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The Best Deal Going

How to "solve" the "energy crisis"?

We could appoint experts, give them our collective blessing and lots of our tax dollars, and set them to work on finding a solution.  Or we could keep the process decentralized, letting the current high profits earned by many oil and gas producers attract entrepreneurs into the energy industry, each creatively exploring (both figuratively and literally) for new and less-expensive sources of fuel.

The latter process is certainly at work.  This story ran yesterday on NPR’s Morning Edition.  It reports on Andrew Perlman, a young entrepreneur in Illinois who is working feverishly to find ways to convert coal into clean natural gas.

Will Perlman succeed?  He certainly thinks so.  But no one really knows.  He might fail utterly.  Some other entrepreneur or company, pursuing hunches or visions or brand-spanking-new scientific insights might devise some entirely different means of making clean and abundant fuels.

My favorite line in this story is the one in which Perlman says that just a few years ago there were only three venture-capital firms focused on energy companies; today there are 76 such VC firms.  So much money seeking ways to find new sources of energy!

Those entrepreneurs and investors who succeed will become fabulously rich; those who fail will be poorer than they would have been had they not entered the quest.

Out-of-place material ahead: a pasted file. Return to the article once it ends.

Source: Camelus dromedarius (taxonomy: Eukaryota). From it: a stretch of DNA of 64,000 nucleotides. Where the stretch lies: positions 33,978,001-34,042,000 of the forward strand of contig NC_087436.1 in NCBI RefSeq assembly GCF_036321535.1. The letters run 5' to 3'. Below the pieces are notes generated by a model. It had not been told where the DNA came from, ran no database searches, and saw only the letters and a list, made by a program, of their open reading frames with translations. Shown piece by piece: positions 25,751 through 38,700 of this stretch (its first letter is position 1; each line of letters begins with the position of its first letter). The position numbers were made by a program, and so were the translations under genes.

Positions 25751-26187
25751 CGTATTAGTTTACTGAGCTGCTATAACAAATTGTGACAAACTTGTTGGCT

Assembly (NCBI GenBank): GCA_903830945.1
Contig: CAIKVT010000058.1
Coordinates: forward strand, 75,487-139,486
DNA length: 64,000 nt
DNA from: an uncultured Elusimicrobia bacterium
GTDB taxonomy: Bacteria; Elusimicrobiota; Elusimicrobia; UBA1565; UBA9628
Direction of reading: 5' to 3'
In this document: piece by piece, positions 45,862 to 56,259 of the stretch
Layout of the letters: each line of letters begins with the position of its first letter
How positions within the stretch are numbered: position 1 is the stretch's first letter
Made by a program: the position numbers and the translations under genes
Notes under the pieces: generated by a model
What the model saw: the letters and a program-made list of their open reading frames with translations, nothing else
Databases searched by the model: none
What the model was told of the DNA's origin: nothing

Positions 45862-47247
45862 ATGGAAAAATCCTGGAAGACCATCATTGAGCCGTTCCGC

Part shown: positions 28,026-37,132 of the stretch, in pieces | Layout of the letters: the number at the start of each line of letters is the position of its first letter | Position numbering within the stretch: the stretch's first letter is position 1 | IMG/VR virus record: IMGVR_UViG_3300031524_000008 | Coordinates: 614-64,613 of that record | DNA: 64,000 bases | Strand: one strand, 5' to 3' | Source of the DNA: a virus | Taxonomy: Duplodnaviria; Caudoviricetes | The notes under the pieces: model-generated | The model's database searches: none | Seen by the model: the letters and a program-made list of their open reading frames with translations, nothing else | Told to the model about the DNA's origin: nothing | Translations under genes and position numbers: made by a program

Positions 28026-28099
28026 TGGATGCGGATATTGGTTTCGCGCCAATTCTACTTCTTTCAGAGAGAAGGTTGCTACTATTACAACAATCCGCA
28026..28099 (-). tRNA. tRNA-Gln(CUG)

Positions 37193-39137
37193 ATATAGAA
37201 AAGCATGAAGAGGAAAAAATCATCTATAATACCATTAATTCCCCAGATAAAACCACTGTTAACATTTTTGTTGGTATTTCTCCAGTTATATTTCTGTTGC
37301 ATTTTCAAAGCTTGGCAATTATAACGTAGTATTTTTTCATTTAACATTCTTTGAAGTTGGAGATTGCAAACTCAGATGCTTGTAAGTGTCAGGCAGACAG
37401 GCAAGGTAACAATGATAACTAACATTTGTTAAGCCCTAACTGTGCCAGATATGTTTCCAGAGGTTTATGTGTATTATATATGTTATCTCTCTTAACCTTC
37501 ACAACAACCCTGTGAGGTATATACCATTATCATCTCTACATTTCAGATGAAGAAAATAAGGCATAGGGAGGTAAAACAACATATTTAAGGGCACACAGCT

And those of us who do nothing but freely choose which fuels to purchase will benefit enormously.

I love this market process.  People such as me — people who lack even a whiff of creativity, people who are terribly risk-averse, people who lazily prefer to read novels and work at secure jobs and spend our evenings at home dining and drinking with family and friends — just sit back and wait for profit-hungry hard-working anxiety-ridden creative entrepreneurs, each in competition with others, to find new ways to improve our lives.  And we don’t even have to accept what they devise.  If we like it, we buy it.  If not, we don’t buy it.

I almost feel like a free-rider, a lazy bum, a poacher.  I do nothing entrepreneurial, and yet my daily life is filled with the marvelous fruits of entrepreneurial creativity and effort.  It’s an incredibly good deal.


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